State of the Stock Market Analysis for the Week Ending January 4th, 2015 (Oil Remains on Radar in New Year 01-04-2015)Stocks See Gargantuan Meltdown

In a light-volume and uneventful Friday, the stock market kicked off 2015 with a mixed and mellow performance that left the Dow slightly higher and the Nasdaq and the S&P 500 lower. It was a quiet day on Wall Street, and it was no surprise to see a calm day to close out two holiday-shortened weeks. The question now is what awaits investors in 2015, and already some major themes are in place. One of the big stories in 2014 was the nearly 50% decline in the price of oil, and it was interesting to see oil fall nearly 1% on Friday to the lowest levels for light sweet crude since April of 2009. Oil price declines have both positive and negative ramifications, so you can bet that oil will remain on the radar of financial markets as we head into this New Year.

Friday’s economic news did little to fire up the bulls on the first trading day of the year, and it was disappointing to see the manufacturing ISM report for December come in at 55.5% versus the 57% reading that economists had expected. That number was down from November’s 58.7% number, so that was a bit of a negative for the stock market on Friday. Likewise, November’s construction spending fell by 0.3% versus the 0.2% rise that analysts had expected, which was also down from the previous month’s 1.2% rise. The flat close on Friday left the major idices down for the week, with the Dow down 1.2%, the Nasdaq off by 1.7% and the S&P 500 about 1.5% lower.

So, what does 2015 hold in store for investors and financial markets? There are winners and losers with regard to falling oil prices, and so far, big oil producing countries like Russia, Iran and Venezuela are being squeezed hard. Likewise, many energy companies are already cutting revenue and profit estimates for 2015, and there is a lot of buzz about oil exploration stopping and production being halted. The oil shale and fracking boom in the U.S, is feeling the pressure of price declines as well, so there is a chance that the American “oil miracle” could find itself at least temporarily on hold. Low oil prices are great for consumers at the pump, but again, these oil price declines can have unintended consequences around the globe.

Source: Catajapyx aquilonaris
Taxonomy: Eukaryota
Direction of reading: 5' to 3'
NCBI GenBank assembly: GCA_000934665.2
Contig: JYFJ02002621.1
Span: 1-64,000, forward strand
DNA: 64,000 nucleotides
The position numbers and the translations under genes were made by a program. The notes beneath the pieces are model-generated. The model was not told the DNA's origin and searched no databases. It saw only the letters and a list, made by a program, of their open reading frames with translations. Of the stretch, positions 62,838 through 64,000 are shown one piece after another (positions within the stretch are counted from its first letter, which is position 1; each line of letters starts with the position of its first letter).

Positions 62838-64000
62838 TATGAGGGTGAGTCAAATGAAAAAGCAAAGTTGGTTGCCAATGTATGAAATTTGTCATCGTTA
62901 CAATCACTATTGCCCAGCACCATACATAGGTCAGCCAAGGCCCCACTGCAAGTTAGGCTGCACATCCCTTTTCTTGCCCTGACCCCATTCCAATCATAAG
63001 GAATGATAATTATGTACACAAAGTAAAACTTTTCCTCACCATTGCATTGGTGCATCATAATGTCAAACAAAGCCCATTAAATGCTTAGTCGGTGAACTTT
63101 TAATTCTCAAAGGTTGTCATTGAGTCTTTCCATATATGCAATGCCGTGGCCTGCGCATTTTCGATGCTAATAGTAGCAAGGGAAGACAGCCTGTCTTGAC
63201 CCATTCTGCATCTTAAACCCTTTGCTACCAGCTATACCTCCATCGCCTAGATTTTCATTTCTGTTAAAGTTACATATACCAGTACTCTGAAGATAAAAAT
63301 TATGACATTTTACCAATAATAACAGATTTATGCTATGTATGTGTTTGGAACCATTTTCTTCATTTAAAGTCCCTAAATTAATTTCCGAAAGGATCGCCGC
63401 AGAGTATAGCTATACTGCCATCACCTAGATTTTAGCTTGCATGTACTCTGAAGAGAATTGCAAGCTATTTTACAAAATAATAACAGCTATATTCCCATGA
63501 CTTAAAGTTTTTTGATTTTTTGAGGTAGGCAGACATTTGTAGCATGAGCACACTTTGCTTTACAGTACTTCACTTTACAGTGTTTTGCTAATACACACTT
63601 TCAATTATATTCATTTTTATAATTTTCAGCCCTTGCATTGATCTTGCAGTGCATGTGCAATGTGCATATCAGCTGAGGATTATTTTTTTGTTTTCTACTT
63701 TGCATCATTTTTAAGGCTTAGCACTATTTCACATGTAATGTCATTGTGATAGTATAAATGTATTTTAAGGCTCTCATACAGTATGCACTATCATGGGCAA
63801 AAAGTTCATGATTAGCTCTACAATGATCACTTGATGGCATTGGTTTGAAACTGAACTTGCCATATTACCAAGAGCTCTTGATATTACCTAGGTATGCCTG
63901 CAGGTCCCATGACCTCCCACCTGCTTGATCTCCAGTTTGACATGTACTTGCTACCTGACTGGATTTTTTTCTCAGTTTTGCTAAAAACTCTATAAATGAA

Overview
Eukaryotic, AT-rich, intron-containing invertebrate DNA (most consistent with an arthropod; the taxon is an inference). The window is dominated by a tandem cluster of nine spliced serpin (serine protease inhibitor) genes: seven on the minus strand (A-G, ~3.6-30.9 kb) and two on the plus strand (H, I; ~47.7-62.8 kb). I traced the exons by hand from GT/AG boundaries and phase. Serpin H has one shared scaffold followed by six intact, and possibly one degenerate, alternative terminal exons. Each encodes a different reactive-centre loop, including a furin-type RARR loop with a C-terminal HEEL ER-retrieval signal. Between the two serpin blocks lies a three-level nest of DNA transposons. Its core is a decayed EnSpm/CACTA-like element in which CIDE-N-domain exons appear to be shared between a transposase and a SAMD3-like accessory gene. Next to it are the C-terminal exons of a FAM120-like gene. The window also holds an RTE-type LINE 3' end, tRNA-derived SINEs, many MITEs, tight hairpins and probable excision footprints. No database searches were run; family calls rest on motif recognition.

There are also many economists who are saying that the oil price decline is a clear sign of a global GDP slowdown. We all recall how global GDP slowdown fears in early October walloped stock markets, so that same fear could emerge as a renewed fear in 2015. Granted the U.S. posted an impressive 5% GDP growth rate toward the end of December, but most of the rest of the world is seeing a lot of economic weakness. The European Central Bank’s Mario Draghi was out there on Friday hinting very strongly that the ECB would be launching a massive round of bond-buying sooner rather than later, and that is just one more sign that central banks are still running scared. Draghi said he would “do everything it takes” to keep Europe humming, and it appears that he will do so.

Another “theme” that is taking center stage has to do with Russia. Tensions between the West and Vladimir Putin have not gone away, and if anything, they could heat back up in a blink. The Russian economy is getting hit very hard by the fall in oil prices, as well as by the many sanctions by the West over Russia’s dealings in Ukraine. That conflict seems to ebb and flow back and forth between calm and escalation, so it would not be all that surprising to see Russia take actions that could rattle European and global financial markets if it feels too backed into a corner by falling oil prices and Western political maneuvering.

Also on the 2015 “worry list” are the Middle East in general, Israel, Syria, Iran, Iraq and terrorist groups like ISIS. These are just a few of the global “hot spots” that could cause those “global shocks” that can also cause problems for financial markets. Throw in the fact that the current bull market, at nearly six years old, is aging. It has been a long time since we have had a 2008-2009 caliber downturn, so that is just one more worry to keep in mind. The stock market has been nearly bulletproof for many years, and we have seen bounce back after bounce back, so the odds seem good that the stock market will continue to hold its ground.

The Federal Reserve has hinted strongly that it might begin raising interest rates by mid-year, and as long as the economy remains strong, an edging upward of interest rates might not have that dramatic of an impact. There is no inflation anywhere in sight, so the Fed is under no pressure to raise interest rates. That is a big plus since the Fed will not likely be “forced” to raise rates anytime soon. This should give the Fed some flexibility with regard to rate hikes, which has many bulls optimistic that the stock market will hold its own or even continue to rise even if the Fed does begin a rate hike program in 2015.

So 2015 may have started out on Friday pretty quiet, but the positives seem to outweigh the negatives right now. The U.S. economy is doing well, earnings have been good for the past few quarters, and growth appears strong. There will be surprises and challenges along the way in 2015, but that was how 2014 played out, and 2014 turned out to be a great year for the stock market. The Gorilla wishes each and all a Happy New Year and a restful final weekend of the holiday season. We will be back in action on Monday, as we head into this exciting new year of 2015!

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